My reading of Spencer's work is to try to understand what he calls "internal radiative forcing" and other's call "unforced internal variability". This isn't just his theory, what's novel about Spencer's work seems to be in the understanding of how these processes affect the measurement of short term radiative forcing.

    While Spencer goes off on a flight of fancy about the timing of the publication, and should really hold his head in shame over that, I do think he has a point about Dessler's use of the "clouds cause ENSO" arguement. The power of that arguement is to place Spencer so far outside the mainstream as to discredit everything he says. It's no more worthy a tactic than Spencer's conspiracy theory and no better at discrediting the science.
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  45. To put it simply I think

    Dessler thinks

    A) ENSO causes temperature change which causes cloud changes which cause further temperature changes. A classic feedback situation

    While Spencer is proposing some role for

    B) ENSO causes circulation changes which cause cloud changes which causes temperature changes. Unforced internal variability

    I'm not sure Spencer is proposing the first one does not exist just that what is showing up in the data set is a mixture of both. It's this that makes Desslers (and others) methodologies different from Spencer's.
    Anyway I'll post this on Spencer's blog to see what he has to say.
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  46. The question HR is why does he clearly hold one view when talking to Dessler and another when blogging to the public.

    The point that Dessler is making in the emails is that if ENSO is initiated by ocean-atmosphere interactions, and if this leads to cloud formation that reinforce that change, then that is a feedback. It is the magnitude of that very feedback that Dessler is trying to measure. When confronted with that reasoning in the emails, Spencer argues that the clouds initiate ENSO by affecting surface temp so as to avoid admitting that clouds are acting as feedbacks.

    In the quote you provide above from his site, he seems to be talking about clouds as a feedback mechanism, which essentially means Dessler is correct in his approach. He seems to realize (and take advantage of)the fact that he is talking to an audience who is not aware of the important distinction between clouds as initiators and clouds as feedback mechanism, and therefore who won't realize that he is backing into a corner.
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  47. HR,

    I think that you might also be going off on a "flight of fancy" when you suggest "The power of that argument is to place Spencer so far outside the mainstream as to discredit everything he says".

    I would argue that Spencer's behavior and comments in recent years (many of which were made on his own blog) are in fact doing just that (i.e., discrediting him). Dessler strikes me as a sincere person who is not likely to engage in the tactics that you are accusing him of. Also, I do not see Dessler et al. holding a press conference the very minute a "skeptic" paper is officially released in order to try and sabotage it. It is Spencer who is playing games, not Dessler.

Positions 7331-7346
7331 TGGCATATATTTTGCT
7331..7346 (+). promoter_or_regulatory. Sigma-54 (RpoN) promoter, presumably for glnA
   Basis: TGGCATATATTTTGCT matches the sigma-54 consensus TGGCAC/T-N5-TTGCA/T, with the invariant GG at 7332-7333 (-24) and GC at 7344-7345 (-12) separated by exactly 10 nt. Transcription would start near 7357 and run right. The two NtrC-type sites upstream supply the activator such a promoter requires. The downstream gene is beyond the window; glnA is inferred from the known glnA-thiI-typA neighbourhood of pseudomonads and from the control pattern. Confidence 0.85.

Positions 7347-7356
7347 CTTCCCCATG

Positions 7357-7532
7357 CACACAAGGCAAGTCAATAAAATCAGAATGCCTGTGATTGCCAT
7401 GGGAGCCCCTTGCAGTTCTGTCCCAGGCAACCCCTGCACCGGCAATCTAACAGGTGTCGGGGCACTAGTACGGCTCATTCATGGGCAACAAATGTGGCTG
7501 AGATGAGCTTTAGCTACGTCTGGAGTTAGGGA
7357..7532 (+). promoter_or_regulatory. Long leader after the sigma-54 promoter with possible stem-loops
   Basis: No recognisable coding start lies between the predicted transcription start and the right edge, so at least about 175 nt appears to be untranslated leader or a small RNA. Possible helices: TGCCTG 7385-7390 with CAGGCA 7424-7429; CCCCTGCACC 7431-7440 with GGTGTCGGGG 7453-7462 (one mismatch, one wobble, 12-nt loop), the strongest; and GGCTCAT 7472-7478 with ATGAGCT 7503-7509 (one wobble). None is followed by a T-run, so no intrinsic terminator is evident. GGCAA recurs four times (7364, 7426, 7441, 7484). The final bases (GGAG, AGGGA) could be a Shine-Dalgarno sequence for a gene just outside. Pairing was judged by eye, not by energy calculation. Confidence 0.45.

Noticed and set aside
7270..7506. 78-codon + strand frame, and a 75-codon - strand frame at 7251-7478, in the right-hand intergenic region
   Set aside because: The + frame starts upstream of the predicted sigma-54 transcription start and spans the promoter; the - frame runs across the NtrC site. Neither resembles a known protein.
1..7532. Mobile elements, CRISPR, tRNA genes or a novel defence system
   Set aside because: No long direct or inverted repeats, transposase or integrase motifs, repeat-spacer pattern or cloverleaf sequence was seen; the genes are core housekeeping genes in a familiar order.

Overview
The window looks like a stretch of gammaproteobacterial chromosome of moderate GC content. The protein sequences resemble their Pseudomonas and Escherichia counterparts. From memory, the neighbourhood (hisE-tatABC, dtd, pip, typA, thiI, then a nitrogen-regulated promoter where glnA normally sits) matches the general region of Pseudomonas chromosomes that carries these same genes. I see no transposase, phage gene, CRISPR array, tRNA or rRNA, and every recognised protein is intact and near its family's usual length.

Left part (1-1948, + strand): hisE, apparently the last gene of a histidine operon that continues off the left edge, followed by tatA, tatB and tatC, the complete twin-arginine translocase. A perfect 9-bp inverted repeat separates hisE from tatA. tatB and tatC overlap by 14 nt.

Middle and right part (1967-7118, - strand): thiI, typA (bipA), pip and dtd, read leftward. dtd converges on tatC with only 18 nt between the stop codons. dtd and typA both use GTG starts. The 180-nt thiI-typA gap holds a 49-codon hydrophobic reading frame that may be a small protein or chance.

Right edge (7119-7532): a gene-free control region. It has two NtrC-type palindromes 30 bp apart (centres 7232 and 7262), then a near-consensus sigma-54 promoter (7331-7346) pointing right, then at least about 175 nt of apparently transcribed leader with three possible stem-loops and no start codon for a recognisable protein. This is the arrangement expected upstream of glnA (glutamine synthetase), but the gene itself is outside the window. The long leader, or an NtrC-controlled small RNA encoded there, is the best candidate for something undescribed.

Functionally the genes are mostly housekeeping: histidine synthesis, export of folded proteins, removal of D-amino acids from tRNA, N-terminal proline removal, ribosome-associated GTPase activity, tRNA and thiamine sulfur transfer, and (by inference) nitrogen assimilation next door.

The logic of the contentious statement that Spencer made in his email definitely suggests that for the 2007-2008 La Nina, changes in clouds preceded changes in temperature. Now in Spencer's defense, it was an email, which is a horrible medium for communicating sometimes. Maybe he was simply not clear or mis-spoke. What I do not understand is why Spencer has not spoken up to clarify his position since Dessler made his post at RC, or why he did not take the opportunity to discuss the matter further by email with Dessler.

    This whole ENSO fiasco is just a distraction though. Dessler's main points are that the cloud feedback in response to warming is very likely positive and that the models are doing a pretty good job in reproducing this short-term (positive) feedback.

    Anyone still trying to claim that climate sensitivity is low, is on incredibly thin ice-- some might even go so far as to say that they are already flailing in the water.
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  48. Stephen @96,

    Interesting perspective and insights. Of course another possibility is that Spencer let the "truth" slip in his exchange with Dessler (i.e., let slip his true feelings on the issue).
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  49. This is somewhat OT but related to climate sensitivity. Remember the news last week about the NASA study showing negative feedbacks from plants that bring climate sensitivity down to 1.64C? Potholer54 on youtube has done a great video debunking that myth.

    If you haven't heard of Potholer54 for before (aka journalist Peter Hadfield) definitely check out his other videos. He's the kind of quality journalist this world is severely lacking these days.
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  50. HR @94,

    It sounds to me like Spencer is just nitpicking semantics. Temperature change is one of the chief characteristics of ENSO, and Spencer is clearly arguing that this temperature change is initiated by clouds. That view is indeed outside of the mainstream.